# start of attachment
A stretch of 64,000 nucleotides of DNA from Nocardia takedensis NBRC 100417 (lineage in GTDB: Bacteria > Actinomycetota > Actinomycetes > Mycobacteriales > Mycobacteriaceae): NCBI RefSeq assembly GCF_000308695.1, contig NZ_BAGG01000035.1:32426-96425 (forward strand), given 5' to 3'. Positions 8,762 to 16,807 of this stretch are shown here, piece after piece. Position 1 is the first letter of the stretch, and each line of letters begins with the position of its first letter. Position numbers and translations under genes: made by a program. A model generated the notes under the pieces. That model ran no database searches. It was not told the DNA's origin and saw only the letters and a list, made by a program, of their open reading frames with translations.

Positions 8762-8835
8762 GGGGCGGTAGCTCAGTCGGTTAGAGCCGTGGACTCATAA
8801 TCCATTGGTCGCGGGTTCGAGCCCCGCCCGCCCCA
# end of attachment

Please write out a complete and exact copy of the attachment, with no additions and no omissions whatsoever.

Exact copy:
A stretch of 64,000 nucleotides of DNA from Nocardia takedensis NBRC 100417 (lineage in GTDB: Bacteria > Actinomycetota > Actinomycetes > Mycobacteriales > Mycobacteriaceae): NCBI RefSeq assembly GCF_000308695.1, contig NZ_BAGG01000035.1:32426-96425 (forward strand), given 5' to 3'. Positions 8,762 to 16,807 of this stretch are shown here, piece after piece. Position 1 is the first letter of the stretch, and each line of letters begins with the position of its first letter. Position numbers and translations under genes: made by a program. A model generated the notes under the pieces. That model ran no database searches. It was not told the DNA's origin and saw only the letters and a list, made by a program, of their open reading frames with translations.

Positions 8762-8835
8762 GGGGCGGTAGCTCAGTCGGTTAGAGCCGTGGACTCATAA
8801 TCCATTGGTCGCGGGTTCGAGCCCCGCCCGCCCCA